A judge bangs his gavel

An annual report outlining state fraud control activities in the nation’s Medicaid facilities portends a challenging year ahead for nursing homes.

There were more than 1,000 open investigations into patient abuse or neglect at skilled nursing facilities at the end of 2022, revealed the Health and Human Services Office of Inspector General report issued Wednesday. That was far more than in any other care setting. With 311 cases, nursing homes also led in open fraud investigations among inpatient and residential providers.

This is “not an isolated blip on the radar of MFCU fraud-fighting efforts,” one legal expert told McKnight’s Long-Term Care News Thursday. Providers should expect more enforcement activity in 2023 from Medicaid Fraud Control Units as various state and federal enforcement entities continue to ramp back up from early COVID-era delays.

“In terms of where enforcement resources are likely to be devoted, agencies typically prioritize situations where resident harm has occurred or there are clear risks to the health, safety and well-being of facility residents. I have no doubt that similar kinds of concerns will drive enforcement going forward,” said Jesse Berg, a partner with Lathrop GPM’s Minneapolis office.

“MFCUs and other enforcement agencies will also continue to concentrate on reimbursement concerns and instances of improper billing by providers. This can be daunting for providers because the complexity associated with Medicaid and Medicare payment rules.”

Berg also noted that the False Claims Act and its requirement that nursing facilities report and return overpayments within 60-days of identification “means the stakes are very high for getting things right.”

False Claims cases are not under the jurisdiction of state and territorial-level Medicaid fraud units. But the Justice Department’s own renewed commitment to post-COVID fraud enforcement and the Administration’s continued scrutiny of nursing homes adds to heightened provider concern about overzealous prosecutions and civil suits.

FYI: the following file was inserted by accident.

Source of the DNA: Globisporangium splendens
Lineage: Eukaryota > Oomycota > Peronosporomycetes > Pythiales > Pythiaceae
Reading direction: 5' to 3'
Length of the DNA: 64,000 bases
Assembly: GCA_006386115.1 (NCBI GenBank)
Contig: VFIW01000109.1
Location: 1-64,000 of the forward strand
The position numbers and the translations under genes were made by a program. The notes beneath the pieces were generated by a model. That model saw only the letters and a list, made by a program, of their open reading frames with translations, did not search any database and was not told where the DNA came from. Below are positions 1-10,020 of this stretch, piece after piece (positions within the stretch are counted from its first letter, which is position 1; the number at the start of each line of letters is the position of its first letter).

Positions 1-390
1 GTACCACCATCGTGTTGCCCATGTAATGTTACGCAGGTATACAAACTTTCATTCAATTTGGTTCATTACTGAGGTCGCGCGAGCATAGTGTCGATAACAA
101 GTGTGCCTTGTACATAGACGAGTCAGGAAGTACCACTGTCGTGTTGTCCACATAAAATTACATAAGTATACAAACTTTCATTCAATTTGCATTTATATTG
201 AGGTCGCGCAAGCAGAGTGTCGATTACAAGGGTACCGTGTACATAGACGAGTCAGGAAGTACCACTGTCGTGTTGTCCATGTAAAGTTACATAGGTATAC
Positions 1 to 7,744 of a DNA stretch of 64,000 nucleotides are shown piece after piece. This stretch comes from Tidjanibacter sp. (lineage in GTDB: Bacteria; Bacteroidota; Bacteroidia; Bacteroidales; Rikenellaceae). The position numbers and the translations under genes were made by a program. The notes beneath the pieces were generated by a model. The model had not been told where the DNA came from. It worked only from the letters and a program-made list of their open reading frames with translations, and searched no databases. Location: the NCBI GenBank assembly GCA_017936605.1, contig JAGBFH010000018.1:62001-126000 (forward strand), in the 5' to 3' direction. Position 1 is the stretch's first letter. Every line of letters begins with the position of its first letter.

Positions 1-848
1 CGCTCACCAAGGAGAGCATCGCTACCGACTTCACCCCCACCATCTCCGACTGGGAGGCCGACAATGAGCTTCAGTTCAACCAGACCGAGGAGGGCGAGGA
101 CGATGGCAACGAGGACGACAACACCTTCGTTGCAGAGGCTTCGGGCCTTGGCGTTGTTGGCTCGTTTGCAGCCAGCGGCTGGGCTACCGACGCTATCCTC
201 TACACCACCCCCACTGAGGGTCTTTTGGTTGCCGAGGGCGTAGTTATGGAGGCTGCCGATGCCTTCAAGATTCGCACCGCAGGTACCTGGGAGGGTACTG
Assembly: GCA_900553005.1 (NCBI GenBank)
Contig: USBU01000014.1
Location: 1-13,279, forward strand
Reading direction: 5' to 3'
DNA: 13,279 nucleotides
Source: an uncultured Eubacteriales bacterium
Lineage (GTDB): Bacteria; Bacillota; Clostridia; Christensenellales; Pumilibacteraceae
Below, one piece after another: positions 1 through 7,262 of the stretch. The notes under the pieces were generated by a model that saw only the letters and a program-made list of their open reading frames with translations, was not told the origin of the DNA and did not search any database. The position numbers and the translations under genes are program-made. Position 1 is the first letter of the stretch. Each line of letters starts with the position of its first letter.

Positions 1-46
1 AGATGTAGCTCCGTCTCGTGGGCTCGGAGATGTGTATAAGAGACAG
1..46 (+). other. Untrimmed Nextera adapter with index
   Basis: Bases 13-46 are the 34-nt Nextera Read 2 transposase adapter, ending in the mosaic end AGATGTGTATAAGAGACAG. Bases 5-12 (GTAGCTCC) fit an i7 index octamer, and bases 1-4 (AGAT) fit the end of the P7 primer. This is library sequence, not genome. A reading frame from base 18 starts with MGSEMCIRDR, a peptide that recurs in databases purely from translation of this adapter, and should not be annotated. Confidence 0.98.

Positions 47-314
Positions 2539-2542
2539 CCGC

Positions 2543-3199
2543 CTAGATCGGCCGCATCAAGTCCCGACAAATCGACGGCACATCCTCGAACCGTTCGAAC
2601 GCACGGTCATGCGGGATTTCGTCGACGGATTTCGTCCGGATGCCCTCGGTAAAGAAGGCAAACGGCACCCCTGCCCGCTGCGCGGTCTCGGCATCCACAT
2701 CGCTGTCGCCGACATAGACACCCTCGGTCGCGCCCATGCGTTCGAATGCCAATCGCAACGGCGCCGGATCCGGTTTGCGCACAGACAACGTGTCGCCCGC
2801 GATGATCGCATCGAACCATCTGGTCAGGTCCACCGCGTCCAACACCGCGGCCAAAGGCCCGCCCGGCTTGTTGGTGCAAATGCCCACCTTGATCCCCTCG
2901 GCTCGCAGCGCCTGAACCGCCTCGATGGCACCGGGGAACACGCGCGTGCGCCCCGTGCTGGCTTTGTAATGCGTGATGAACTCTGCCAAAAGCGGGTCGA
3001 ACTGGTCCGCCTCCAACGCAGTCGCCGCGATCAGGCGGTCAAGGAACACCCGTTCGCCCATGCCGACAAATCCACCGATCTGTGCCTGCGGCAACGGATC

Overall in 2022, the Medicaid fraud units won 1,327 convictions, 381 for patient abuse and 946 for fraud. Convictions for patient abuse or neglect involved two provider types more than any others: nurse’s aides and nurses or physician assistants.

The units also won 553 civil judgments last year. On the criminal side, they recovered $416 million, with another $641 million taken on the civil side.

Total convictions in Medicaid fraud unit cases continued to increase from fiscal 2020, but remained lower than in fiscal 2019. 

Skilled nursing providers escaped some of the negativity of previous reports, with no major cases making the OIG’s narrative. Instead, the OIG noted a major win by the Texas MFCU against a hospice facility CEO, who was convicted of defrauding the Medicare and Medicaid programs. 

Among other missteps, the defendant billed Medicare and Medicaid for hospice services that were not provided, not directed by a medical professional and provided to patients not eligible for hospice care. In addition, the defendant used blank, pre-signed controlled substance prescriptions to distribute drugs without physician input.